Can SaaS Companies Afford to Ignore Sales Taxes and VAT?

Nathan Collier
Estimated read time: 7 minutes, 57 seconds

One of the things I’ve learned while working at FastSpring is how common it is for SaaS and software companies to ignore transaction-related taxes (sales taxes, VAT, GST, etc.). 

And I get it.

Sales taxes, VAT, and GST are complicated, confusing, and not what software leaders want to spend their time on.

Tweet from @mijustin asking what sales taxes a US-based SaaS company needs to collect.

But also, you should know that ignoring transaction-related taxes has risks well beyond paying some back taxes at some time in the future.

During one of my conversations with FastSpring’s Global Tax Director Rachel Harding, the most knowledgeable person I know about this topic, she told me about:

  • 40% interest and penalties she’s seen software companies accrue when they’ve ignored state sales tax requirements. 
  • Multi-million dollar valuation adjustments from historical sales tax noncompliance during acquisition due diligence.

And much more.

So to answer our own question: No, you shouldn’t ignore sales, VAT, and GST taxes.

In this piece, we cover five things SaaS companies need to understand about taxes. Much of it is taken from my conversations with Rachel. Below, you can also stream two of our conversations to hear more.

5 Things SaaS Companies Need to Understand About Sales Taxes

1. Sales, VAT, and GST Taxes Can Affect SaaS Valuations

When Rachel was working on a mergers and acquisitions tax team for small software companies, she saw million-dollar purchase price adjustments as a result of tax noncompliance.

“If you’re looking to have any kind of ownership change, majority or minority investment, people want to look into your company,” Rachel explained. “They are going to look at all your processes, like do you have a handle on where your products are taxable? Are you watching these rules, collecting and remitting? Are you compliant? Because if not, you’ll want you to fix it before they buy it, or they’ll just dock the purchase price.”

2. If You Do It Right, You Shouldn’t Owe Anything Extra

“If you do it right, technically, it’s net-zero to you,” Rachel explained. 

Sales tax is a consumption tax — a tax on the consumer, not on your business. It shouldn’t be something you’re paying out of pocket. But it is up to you to collect sales tax on the customer’s behalf — and remit it to the right government agency. It’s a buyer’s liability, but a seller’s obligation.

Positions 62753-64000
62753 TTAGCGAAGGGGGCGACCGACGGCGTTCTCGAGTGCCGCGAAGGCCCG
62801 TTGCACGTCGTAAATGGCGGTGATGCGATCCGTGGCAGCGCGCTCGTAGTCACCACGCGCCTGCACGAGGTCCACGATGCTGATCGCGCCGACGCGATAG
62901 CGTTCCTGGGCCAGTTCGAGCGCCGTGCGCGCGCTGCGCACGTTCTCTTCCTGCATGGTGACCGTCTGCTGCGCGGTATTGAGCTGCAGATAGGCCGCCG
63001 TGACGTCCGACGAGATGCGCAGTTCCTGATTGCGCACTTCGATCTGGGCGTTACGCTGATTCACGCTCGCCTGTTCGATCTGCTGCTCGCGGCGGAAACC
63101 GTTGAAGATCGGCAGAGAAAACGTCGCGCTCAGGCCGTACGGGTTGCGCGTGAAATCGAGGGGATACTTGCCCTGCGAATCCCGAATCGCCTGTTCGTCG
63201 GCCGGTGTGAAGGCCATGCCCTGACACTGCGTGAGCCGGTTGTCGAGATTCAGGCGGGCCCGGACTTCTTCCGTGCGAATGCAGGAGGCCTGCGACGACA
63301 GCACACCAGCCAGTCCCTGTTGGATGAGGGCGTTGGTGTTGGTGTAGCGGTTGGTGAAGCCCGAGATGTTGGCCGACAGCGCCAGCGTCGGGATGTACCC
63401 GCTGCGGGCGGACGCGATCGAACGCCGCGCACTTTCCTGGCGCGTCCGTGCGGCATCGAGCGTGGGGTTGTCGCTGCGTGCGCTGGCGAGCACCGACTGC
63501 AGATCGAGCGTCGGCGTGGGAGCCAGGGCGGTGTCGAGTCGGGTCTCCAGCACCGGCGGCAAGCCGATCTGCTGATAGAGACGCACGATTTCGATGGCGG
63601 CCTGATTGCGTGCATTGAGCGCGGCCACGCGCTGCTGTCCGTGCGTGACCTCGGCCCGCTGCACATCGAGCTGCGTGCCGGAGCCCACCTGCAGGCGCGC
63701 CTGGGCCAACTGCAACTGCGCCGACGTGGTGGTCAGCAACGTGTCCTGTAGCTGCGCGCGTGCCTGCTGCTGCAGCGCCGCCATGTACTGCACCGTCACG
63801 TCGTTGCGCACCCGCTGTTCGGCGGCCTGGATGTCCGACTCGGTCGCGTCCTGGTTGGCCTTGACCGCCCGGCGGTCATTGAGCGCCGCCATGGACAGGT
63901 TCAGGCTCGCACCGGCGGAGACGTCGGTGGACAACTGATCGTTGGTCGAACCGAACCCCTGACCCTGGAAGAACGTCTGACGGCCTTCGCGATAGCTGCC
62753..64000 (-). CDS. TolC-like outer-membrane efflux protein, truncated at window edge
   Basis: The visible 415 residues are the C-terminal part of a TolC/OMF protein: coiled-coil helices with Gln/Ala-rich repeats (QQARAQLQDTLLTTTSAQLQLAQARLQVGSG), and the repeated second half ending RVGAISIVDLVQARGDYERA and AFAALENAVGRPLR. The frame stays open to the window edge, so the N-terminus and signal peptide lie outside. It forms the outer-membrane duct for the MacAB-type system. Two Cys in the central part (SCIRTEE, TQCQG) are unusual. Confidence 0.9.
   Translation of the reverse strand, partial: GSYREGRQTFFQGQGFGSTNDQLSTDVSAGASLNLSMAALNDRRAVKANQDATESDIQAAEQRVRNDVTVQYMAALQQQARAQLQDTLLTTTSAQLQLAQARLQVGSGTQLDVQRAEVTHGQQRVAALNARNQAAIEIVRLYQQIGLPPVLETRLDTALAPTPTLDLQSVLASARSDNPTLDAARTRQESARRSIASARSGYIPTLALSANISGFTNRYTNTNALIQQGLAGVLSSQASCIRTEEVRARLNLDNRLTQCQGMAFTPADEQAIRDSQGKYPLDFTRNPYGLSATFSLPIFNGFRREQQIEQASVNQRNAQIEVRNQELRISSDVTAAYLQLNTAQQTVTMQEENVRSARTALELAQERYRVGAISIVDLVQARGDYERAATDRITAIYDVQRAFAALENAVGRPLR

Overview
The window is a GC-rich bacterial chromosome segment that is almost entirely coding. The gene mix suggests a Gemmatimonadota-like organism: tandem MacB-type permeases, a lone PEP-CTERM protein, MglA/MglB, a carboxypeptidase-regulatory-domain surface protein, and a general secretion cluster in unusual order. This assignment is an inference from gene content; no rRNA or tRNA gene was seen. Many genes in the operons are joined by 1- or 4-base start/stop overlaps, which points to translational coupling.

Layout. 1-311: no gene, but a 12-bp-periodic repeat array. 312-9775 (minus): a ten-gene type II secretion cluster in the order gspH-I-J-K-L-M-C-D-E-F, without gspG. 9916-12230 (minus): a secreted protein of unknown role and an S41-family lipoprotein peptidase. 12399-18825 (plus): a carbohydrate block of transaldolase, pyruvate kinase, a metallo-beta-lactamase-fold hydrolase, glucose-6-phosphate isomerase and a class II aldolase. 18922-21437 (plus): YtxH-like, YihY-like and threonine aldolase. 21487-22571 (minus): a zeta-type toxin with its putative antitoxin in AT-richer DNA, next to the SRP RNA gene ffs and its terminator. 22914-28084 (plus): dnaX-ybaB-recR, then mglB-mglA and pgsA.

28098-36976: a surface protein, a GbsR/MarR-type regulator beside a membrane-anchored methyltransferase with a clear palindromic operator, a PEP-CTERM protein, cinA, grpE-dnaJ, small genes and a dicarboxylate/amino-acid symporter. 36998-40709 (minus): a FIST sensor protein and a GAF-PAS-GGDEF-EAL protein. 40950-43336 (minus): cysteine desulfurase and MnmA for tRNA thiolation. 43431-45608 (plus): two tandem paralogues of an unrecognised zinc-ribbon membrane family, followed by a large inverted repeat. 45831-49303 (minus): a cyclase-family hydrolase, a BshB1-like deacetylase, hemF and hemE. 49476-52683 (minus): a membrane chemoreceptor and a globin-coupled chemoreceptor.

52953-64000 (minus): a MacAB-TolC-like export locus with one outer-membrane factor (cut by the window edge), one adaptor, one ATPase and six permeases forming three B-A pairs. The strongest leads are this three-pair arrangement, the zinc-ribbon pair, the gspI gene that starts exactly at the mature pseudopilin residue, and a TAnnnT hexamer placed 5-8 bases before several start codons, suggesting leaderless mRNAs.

“It’s when you’re doing it wrong that it becomes an expense and liability on your balance sheet. Feasibly, you’re not going to assess a customer sales tax two years after it was due. So then it’s all out of pocket.”

3. Consumption Taxes Are Calculated Based on the Location of the Buyer, Not the Seller

Sales taxes are complicated (especially in places like the U.S.), but in general, the thing to know is that sales tax is collected where the benefit of the item is consumed (aka where your customer is located). It is not calculated based on your location, or the location of your company’s headquarters. 

In practice, the most meaningful data for sourcing sales is the billing and computer IP address. As the name implies, SaaS is taxed similarly to services and not goods, meaning only 20 of 45 U.S. states with sales tax regimes actually tax SaaS. And since 2018, if you have enough taxable sales in a region that exceeds the specified threshold, then you are deemed to have economic nexus (a big shoutout to South Dakota v. Wayfair for this concept!).

A sales threshold is the amount of sales you have in a specific jurisdiction before you have to file taxes. Each tax region (whether it’s on a state, territory, or country level) has unique ways of defining a threshold.

4. Tax Laws and Regulations Have Changed Dramatically in the Last 10 Years 

Sales taxes, VAT, and other transaction-related taxes have changed a lot in the past ten years. Some changes are more important than others and have changed the landscape entirely.

2015: EU Requires VAT Collection From Non-EU Software Companies

On January 1, 2015, the EU began requiring software sellers to collect and remit VAT based on the location of the buyer — not the location of the seller’s company or employees.

VAT rates are set by the country, meaning countries are responsible for keeping up with changes to these rates on a country level.

From taxfoundation.org

2018: U.S. Votes That States Can Collect Sales Taxes From Non-Resident Businesses

In 2018, the U.S. Supreme Court ruled that states may charge sales tax on purchases made from out-of-state sellers (including online sellers), even if the seller does not have a physical presence in the taxing state (South Dakota v. Wayfair, Inc.). (A.k.a. the reason we are writing this article since now nonresidents and small businesses need to understand sales tax and its application.)